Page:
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“Cooking” with TPACK–not quite “Top Chef” quality

As part of our work with rethinking and re-purposing this week, we were challenged in CEP 810 to complete a random culinary task using kitchen tools selected at random by a friend or family member. My challenge: make a peanut butter and jelly sandwich using a saucer, cereal bowl, and a ladle.

In the following video, you can see my true culinary skills shine. I discovered very quickly that I would have to rethink some of my kitchen tools, such as the ladle, to fit the challenge (and the jar). My understanding of the purpose of this challenge was immediately realized upon completing the sandwich: in order for my students to succeed as learners, I must give them the right tools for the task at hand and help them improvise when those tools are unavailable.

This understanding directly relates to the TPACK theory of educational technology. I must understand the task at hand (content knowledge), know which tools will suit it best (technological knowledge), and how best to communicate the ideas to my students (pedagogical knowledge) in order for an task to be completed well.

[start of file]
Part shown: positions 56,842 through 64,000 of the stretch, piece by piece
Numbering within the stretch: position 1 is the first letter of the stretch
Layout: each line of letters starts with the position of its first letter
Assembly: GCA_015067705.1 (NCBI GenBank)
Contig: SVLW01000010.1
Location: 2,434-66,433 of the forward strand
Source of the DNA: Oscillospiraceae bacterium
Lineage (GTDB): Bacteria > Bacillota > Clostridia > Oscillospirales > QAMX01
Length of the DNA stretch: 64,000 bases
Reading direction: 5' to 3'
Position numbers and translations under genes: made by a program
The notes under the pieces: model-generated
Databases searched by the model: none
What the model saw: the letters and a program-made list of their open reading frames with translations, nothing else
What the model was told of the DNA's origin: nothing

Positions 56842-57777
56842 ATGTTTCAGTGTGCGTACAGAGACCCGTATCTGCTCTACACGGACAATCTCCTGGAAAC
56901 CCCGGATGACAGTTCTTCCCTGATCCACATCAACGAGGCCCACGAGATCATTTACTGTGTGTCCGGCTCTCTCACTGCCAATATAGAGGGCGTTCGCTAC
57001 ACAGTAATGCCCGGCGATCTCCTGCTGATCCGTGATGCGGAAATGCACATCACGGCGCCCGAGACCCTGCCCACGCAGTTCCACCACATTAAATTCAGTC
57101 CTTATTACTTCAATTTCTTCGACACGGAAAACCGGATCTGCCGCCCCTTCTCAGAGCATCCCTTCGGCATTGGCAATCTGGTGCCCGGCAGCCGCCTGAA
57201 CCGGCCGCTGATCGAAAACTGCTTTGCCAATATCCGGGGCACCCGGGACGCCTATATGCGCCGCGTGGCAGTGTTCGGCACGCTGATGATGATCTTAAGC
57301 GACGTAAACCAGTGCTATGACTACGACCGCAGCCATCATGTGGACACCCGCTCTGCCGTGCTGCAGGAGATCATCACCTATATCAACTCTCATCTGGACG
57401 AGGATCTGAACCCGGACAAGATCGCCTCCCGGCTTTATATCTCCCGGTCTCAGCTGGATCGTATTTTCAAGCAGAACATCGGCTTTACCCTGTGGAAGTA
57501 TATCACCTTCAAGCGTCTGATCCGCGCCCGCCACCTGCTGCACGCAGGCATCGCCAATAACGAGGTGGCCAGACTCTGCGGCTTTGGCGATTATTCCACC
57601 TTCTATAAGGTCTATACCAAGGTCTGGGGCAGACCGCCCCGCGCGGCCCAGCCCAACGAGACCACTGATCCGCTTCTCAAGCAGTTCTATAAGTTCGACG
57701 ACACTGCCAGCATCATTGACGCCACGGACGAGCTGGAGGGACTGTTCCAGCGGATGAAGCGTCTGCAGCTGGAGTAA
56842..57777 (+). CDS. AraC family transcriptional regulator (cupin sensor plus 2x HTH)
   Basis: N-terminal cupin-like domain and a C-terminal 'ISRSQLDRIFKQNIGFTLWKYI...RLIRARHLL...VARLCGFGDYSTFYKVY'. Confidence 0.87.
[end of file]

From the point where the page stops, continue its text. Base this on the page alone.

While completing this challenge, I also thought about the order in which directions are given and tasks are assigned. If technology, rather than content or pedagogy, is driving the task, then students will likely feel like I did when I had my utensils selected but not my culinary challenge. In order to most effectively challenge my students, they must be able to fully understand the task at hand before selecting the best tools for completion.

This challenge encouraged me to reconsider the way I think about educational tools and technology, the way that I assign tasks, and the encouragement I must give to students to work through a challenge regardless of a lack of resources.

Without further ado… “Cooking” with TPACK.


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